Why criticism of HakiRasilimali and ACT-Wazalendo doesn’t hold up
Dastan Kweka published an interesting piece yesterday on the recent deal reached between the Government of Tanzania and Barrick Gold over the Acacia saga. Just to remind readers that the agreement was reached after Acacia shareholders accepted a second bumper offer presented by Barrick in July 2019. The offer valued Acacia at $1.2 billion, a huge improvement on the original offer of May 2019, which valued Acacia at $787 million but was turned down. The $1.2 billion offer was great for Acacia, and as I mentioned at the time, its minority shareholders are the biggest winners.
Now back to Dastan’s piece. I know Dastan, who not only writes as a keen observer of the extractive sector, but brings in his personal experience of policy engagements with civil society and other actors in the sector. In his insightful piece, which offers great background to the saga for those who have not been following it closely, among other things, he takes issue with the civil-society network HakiRasilimali and the opposition political party, ACT-Wazalendo, which have concluded that the recent deal is bad for Tanzania. Dastan concludes by asserting that "To be able to say, with certainty, whether this was a bad deal or not, one will have to model the results, or wait for clues in EITI reports."
Dastan’s conclusion is built around the notion that it is difficult to reach a conclusion over whether the current deal is good or bad for the country based on the presently available information. This is a valid concern: I’m currently involved in a separate research project on the politics of oil governance in Africa, where, among other things, we are investigating how national oil companies make deals with international oil companies, and we have been grappling with questions like when is a deal good or bad for a country, and whether in this case the good deal is the one on paper (i.e. has been negotiated) or the one operating on the ground. As Dastan suggests, financial modelling is one of many ways of establishing this. However, the big question, based on the available information related to the recent Tanzania–Barrick settlement, is whether we really need modelling to know whether the deal is good or bad. The answer is that we don’t. Dastan’s criticism of Hakirasilimali and ACT-Wazalendo is, therefore, misplaced: the deal is indeed not good, and we don’t need fiscal models to tell us that. Here’s why.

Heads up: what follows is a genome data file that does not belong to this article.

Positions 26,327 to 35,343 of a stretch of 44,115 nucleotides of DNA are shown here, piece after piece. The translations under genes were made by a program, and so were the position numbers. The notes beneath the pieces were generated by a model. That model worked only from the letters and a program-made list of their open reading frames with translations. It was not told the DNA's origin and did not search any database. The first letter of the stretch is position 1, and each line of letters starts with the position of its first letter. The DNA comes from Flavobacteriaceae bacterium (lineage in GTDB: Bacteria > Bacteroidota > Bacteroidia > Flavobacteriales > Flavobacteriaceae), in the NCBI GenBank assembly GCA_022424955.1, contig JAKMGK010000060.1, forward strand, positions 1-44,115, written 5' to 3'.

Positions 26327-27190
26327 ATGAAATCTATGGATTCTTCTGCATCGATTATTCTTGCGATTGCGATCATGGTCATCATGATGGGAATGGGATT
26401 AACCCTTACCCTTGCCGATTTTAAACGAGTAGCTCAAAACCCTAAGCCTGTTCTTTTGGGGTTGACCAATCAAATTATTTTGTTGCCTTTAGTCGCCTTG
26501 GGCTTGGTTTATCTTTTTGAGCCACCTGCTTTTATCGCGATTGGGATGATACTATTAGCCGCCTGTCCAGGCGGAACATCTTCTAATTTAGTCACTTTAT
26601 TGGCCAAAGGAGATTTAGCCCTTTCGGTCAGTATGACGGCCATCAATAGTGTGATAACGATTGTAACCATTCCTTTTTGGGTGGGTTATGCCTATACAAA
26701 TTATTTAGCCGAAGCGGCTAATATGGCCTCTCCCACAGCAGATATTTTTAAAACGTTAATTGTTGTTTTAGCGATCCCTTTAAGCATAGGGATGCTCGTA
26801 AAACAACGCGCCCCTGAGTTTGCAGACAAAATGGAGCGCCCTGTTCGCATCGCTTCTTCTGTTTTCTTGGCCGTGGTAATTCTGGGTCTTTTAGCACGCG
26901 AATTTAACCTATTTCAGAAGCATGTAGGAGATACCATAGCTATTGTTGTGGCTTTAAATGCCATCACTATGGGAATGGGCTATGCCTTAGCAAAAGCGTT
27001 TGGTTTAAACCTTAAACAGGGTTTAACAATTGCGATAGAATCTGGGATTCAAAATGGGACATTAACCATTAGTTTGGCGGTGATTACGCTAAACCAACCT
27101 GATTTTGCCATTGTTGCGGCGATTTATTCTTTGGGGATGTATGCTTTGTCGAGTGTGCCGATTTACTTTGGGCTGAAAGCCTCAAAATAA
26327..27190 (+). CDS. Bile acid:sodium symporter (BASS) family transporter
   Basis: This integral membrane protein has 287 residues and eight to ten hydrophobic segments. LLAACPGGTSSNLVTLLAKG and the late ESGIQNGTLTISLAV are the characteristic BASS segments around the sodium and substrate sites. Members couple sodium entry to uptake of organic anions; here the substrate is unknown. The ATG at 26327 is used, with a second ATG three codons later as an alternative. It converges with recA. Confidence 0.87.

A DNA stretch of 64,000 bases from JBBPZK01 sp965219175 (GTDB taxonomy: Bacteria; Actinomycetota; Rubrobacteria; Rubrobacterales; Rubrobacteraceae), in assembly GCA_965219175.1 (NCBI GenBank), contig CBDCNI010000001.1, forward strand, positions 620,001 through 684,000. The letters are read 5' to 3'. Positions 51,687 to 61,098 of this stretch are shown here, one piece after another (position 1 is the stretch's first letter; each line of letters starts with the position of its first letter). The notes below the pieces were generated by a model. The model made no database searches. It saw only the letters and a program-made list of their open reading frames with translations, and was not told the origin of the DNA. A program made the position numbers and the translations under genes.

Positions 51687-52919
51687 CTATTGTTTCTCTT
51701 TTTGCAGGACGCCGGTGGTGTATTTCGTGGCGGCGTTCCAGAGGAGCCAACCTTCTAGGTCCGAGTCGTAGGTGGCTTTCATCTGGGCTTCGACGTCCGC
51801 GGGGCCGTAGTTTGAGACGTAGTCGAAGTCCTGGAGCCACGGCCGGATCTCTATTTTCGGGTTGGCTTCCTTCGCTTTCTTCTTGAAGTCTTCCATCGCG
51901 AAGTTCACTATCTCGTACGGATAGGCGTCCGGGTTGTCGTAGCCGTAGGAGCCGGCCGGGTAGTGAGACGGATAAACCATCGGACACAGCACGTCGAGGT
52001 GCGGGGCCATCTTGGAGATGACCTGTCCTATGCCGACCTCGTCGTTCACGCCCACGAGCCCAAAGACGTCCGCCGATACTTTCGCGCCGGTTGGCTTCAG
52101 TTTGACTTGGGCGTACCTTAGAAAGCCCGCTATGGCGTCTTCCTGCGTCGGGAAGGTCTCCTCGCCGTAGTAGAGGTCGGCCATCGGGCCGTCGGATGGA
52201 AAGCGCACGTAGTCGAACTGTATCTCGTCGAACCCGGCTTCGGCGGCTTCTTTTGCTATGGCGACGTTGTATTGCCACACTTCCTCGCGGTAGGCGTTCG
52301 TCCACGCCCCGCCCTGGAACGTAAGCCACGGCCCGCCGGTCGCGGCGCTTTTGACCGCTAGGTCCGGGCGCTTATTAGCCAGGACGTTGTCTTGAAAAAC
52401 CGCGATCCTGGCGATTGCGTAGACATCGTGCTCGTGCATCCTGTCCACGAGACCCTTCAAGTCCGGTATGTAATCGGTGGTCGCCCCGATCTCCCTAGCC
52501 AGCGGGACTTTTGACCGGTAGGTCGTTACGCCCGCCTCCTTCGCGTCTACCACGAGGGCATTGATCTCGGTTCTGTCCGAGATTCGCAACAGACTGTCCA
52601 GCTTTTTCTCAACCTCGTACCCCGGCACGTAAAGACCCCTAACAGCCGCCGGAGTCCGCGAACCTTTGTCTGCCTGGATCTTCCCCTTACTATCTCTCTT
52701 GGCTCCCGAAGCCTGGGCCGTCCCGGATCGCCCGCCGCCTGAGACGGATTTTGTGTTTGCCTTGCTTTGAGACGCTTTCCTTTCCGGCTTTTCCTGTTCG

First, as many recall, in a highly anticipated meeting between President John Magufuli and Barrick chairman John Thornton Thorton at State House in October 2017, a much-celebrated resolution was reached in which the government’s chief negotiator, Professor Palamagamba Kabudi, emphasized that Tanzania’s total share of mineral wealth will be over 60 percent as a result of 50/50 profit-sharing, plus an additional 16% government shareholding. In a joint televised interview with Thornton, President Magufuli hailed the deal as historic and said Barrick were no longer thieves and that the two sides can now sit together to resolve outstanding issues as genuine partners. Among key issues agreed on that day, October 19, 2017, were (1) 50/50 profit-sharing, (2) a sixteen percent government stake in a new company to be headquartered in the mineral-rich Mwanza region, (3) Barrick to build a smelter in Tanzania to boost value addition, (4) Barrick to make a one-off payment of $300 million, (5) Settling disputes within Tanzania, (6) all Acacia’s banking transactions to use Tanzanian banks, (7) Improving the conditions of local communities adjacent to gold-mining areas and (8) the work and safety conditions of mine workers to be improved, among other provisions.